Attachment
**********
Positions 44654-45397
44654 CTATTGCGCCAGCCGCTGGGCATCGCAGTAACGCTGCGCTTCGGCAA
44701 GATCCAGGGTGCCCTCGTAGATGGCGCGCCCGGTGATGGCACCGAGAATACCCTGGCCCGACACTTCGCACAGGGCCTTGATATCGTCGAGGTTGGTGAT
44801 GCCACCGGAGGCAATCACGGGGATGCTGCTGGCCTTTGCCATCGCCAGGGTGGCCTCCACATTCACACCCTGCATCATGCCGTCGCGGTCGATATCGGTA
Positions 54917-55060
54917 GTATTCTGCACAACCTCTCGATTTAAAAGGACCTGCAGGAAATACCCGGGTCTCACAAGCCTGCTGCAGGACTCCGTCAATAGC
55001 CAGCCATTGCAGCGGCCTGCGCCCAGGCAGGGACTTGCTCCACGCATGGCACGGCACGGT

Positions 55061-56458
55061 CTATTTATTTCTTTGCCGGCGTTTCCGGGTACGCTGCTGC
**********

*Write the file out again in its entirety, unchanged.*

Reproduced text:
Positions 44654-45397
44654 CTATTGCGCCAGCCGCTGGGCATCGCAGTAACGCTGCGCTTCGGCAA
44701 GATCCAGGGTGCCCTCGTAGATGGCGCGCCCGGTGATGGCACCGAGAATACCCTGGCCCGACACTTCGCACAGGGCCTTGATATCGTCGAGGTTGGTGAT
44801 GCCACCGGAGGCAATCACGGGGATGCTGCTGGCCTTTGCCATCGCCAGGGTGGCCTCCACATTCACACCCTGCATCATGCCGTCGCGGTCGATATCGGTA
Positions 54917-55060
54917 GTATTCTGCACAACCTCTCGATTTAAAAGGACCTGCAGGAAATACCCGGGTCTCACAAGCCTGCTGCAGGACTCCGTCAATAGC
55001 CAGCCATTGCAGCGGCCTGCGCCCAGGCAGGGACTTGCTCCACGCATGGCACGGCACGGT

Positions 55061-56458
55061 CTATTTATTTCTTTGCCGGCGTTTCCGGGTACGCTGCTGC